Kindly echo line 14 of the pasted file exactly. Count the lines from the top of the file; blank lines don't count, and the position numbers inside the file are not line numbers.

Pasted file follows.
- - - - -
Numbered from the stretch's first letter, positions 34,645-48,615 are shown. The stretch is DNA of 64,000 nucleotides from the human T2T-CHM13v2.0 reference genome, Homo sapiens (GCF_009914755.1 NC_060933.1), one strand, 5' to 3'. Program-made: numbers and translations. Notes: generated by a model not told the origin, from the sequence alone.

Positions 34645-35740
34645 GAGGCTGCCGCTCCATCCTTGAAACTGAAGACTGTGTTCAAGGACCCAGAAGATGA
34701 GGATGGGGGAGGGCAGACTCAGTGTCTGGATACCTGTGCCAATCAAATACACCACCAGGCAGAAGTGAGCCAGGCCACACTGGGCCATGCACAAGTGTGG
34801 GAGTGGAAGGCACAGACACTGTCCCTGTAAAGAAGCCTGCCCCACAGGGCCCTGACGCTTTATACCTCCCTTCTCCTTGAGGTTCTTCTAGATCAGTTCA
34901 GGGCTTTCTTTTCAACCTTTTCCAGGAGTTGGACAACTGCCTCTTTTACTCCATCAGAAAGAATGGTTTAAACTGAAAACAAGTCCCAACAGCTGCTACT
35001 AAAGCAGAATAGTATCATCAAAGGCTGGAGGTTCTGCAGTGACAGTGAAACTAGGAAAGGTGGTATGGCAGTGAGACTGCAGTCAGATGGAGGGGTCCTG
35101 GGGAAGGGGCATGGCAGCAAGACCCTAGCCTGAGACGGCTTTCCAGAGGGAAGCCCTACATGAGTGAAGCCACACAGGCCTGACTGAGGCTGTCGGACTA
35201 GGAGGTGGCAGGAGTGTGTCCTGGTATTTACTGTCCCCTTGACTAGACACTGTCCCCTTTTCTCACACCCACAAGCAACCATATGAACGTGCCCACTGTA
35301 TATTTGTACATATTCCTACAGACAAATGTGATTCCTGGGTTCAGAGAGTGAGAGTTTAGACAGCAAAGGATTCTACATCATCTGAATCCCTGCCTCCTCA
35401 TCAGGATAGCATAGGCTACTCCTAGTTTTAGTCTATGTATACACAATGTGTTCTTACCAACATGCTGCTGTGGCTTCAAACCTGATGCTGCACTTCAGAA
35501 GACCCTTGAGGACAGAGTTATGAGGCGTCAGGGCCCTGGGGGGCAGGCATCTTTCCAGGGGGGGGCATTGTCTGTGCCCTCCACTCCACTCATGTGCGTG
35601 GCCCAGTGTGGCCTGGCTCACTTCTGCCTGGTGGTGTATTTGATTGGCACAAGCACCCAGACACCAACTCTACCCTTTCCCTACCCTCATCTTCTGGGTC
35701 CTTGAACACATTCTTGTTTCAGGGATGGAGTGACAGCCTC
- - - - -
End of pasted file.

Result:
35701 CTTGAACACATTCTTGTTTCAGGGATGGAGTGACAGCCTC